Here's What You Need to Know: Flying the Hump involved some of the most dangerous missions of the war.
Thirty-five Boeing B-17C Flying Fortress bombers of the 7th Bomb Group happened to be on their way to Asia the morning the Japanese attacked Pearl Harbor. They had been sent to reinforce U.S. Army Air Corps units in the Philippines. Eight of the B-17s arrived at Hickam Field while the Japanese attack was in progress. Three were attacked by Japanese fighters and damaged; one was set afire, becoming the first American-flown B-17 destroyed in World War II. The encounter was one sided; the B-17s’ machine guns had been removed from the bombers to reduce their weight for the long flight over the Pacific. It was a dramatic introduction to World War II.
The 7th BG eventually regrouped in Australia; some of its elements were sent on to join in the futile Allied defense of Java. When Java fell, the group was ordered to India to fly against the Imperial Japanese Army, which had occupied Thailand, Malaya, and Burma. In June 1942, most U.S. heavy bombers based in India were sent to the Middle East to stop German General Erwin Rommel’s advance toward the Egyptian frontier. That reduced the 7th Bomb Group to a single squadron of B-17s and two squadrons of North American B-25 Mitchell medium bombers.
In August 1942, American war planners decided that the 7th would be reconstituted as a heavy bomb group with four squadrons. The new commander of the Tenth Air Force in India, Brig. Gen. Clayton Bissell, did not consider the B-17 suitable for the China-Burma-India Theater (CBI). The Flying Fortress lacked the range required by the long distances in the theater. He asked that the group’s B-17s be replaced by Consolidated B-24 Liberators. Given heavy demand in the European Theater for the Liberator, it would be months before the B-24s reached India. In the meantime, the group flew out of Calcutta and Agra while a new base was prepared for the 7th at Pandaveswar, India, outside Calcutta.
In 1942, the Allied position in the CBI was precarious. The British Army’s defense of its Burma colony collapsed quickly; surviving British forces retreated to India, which the Japanese were already preparing to conquer. America had just entered the war and was still mustering its forces and establishing the complex logistical network required to support sustained military operations.
The Japanese Army in Burma had its own logistical challenges. All of its military equipment and supplies had to come from Japan by sea, a voyage of 4,000 miles from the home islands to ports in Burma and Thailand. From those ports to the Burma front lines the journey included an additional 2,000 miles of single-track railroad line. Burma’s heavy jungle offered concealment for the Japanese and made them difficult to target and engage from the air. There were no industrial targets beyond the area of the Burmese capital at Rangoon, and thus an observer wrote, “The air war in Burma became a war against enemy communications and supplies.… The interruption of the movement and transshipment of supplies by sea or land into lower Burma became the primary objective of the 7th Bomb Group.”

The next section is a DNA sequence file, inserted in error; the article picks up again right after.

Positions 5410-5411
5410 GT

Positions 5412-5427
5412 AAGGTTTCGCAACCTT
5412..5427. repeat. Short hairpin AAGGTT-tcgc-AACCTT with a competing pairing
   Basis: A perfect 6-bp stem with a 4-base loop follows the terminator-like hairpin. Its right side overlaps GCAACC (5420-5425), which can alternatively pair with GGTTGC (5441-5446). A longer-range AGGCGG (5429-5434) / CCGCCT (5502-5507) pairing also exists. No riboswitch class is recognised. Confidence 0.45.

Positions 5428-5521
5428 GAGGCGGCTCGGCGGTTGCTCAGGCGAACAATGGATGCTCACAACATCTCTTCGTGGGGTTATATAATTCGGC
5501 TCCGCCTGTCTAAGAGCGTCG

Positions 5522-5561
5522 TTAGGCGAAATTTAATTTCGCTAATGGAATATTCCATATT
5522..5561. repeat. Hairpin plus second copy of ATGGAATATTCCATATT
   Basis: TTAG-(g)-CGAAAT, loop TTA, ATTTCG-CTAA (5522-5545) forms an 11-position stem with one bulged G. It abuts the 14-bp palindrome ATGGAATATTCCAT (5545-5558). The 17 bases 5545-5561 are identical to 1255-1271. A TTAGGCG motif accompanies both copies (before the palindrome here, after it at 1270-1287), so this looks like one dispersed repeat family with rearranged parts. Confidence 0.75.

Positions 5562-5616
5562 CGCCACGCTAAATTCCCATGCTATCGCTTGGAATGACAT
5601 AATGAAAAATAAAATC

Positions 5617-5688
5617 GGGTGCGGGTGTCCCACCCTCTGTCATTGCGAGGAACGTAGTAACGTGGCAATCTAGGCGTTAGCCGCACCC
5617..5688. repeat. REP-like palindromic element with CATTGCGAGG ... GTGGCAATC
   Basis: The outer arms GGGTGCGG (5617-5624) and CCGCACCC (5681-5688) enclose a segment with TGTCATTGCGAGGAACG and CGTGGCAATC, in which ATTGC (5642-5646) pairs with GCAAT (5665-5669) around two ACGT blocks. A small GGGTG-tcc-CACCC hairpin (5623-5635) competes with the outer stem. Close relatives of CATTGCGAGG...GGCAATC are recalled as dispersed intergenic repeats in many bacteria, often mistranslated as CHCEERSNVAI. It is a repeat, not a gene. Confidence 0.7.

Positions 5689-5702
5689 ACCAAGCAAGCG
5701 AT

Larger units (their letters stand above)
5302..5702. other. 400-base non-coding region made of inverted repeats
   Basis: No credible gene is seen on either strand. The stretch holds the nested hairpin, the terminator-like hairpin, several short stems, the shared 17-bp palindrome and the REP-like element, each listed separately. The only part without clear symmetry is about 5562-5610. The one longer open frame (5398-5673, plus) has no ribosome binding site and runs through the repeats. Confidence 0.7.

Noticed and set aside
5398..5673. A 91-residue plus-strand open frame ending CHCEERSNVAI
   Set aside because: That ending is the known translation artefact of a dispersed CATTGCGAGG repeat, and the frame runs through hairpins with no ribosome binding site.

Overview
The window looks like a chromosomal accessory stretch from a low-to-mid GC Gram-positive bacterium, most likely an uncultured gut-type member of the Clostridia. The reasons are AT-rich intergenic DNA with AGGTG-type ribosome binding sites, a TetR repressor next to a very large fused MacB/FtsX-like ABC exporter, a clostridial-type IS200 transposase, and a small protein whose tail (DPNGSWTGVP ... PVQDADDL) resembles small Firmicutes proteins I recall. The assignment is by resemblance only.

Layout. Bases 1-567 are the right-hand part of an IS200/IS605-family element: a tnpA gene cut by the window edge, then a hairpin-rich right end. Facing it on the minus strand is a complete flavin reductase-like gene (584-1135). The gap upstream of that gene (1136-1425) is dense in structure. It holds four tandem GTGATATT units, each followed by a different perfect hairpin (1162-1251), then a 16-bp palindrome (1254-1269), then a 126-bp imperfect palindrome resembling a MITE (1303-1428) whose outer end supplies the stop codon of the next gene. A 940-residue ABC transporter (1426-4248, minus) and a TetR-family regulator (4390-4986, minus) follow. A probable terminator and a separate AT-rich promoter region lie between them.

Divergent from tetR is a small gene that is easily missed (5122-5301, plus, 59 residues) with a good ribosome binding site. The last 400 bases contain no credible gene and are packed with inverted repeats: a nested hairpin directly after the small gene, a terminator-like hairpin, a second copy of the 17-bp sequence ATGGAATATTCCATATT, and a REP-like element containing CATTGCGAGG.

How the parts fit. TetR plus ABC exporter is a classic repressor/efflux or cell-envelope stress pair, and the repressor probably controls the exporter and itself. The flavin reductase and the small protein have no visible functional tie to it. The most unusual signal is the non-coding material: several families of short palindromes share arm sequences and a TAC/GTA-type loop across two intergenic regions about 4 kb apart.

The 7th BGs’ bombers first went after the major targets, the ports at Bangkok and Rangoon, and Japanese shipping heading there via the Gulf of Siam, the Andaman Sea, and the Bay of Bengal. In doing so, the 7th set bombing records. On December 19, 1943, the group flew the longest known mission of the war at that point, to Bangkok, a 14- to 15-hour flight. It also inaugurated new bombing techniques. On November 1, 1944, the campaign to destroy Japanese lines of communication in Burma began, and bridges became the primary targets.
Author Edward M. Young, in his book B-24 Liberator Units of the CBI,notes, “Bridges were never easy targets. An analysis of the bombing effort during 1943 had shown that the 7th’s Liberators had managed to achieve only one direct hit for every 81 sorties, and these were targets that required direct hits—near misses did little damage to a bridge’s structure…. Part of the solution to the problem of bombing bridges came with the introduction of a new weapon, the AZON bomb.” This was the first American smart bomb, a 1,000-pounder with a radio-controlled tail fin that allowed the bombardier to maneuver the weapon after it had been dropped to correct deflection errors in flight. A flare attached to the rear of the bomb enabled the bombardier to track its fall.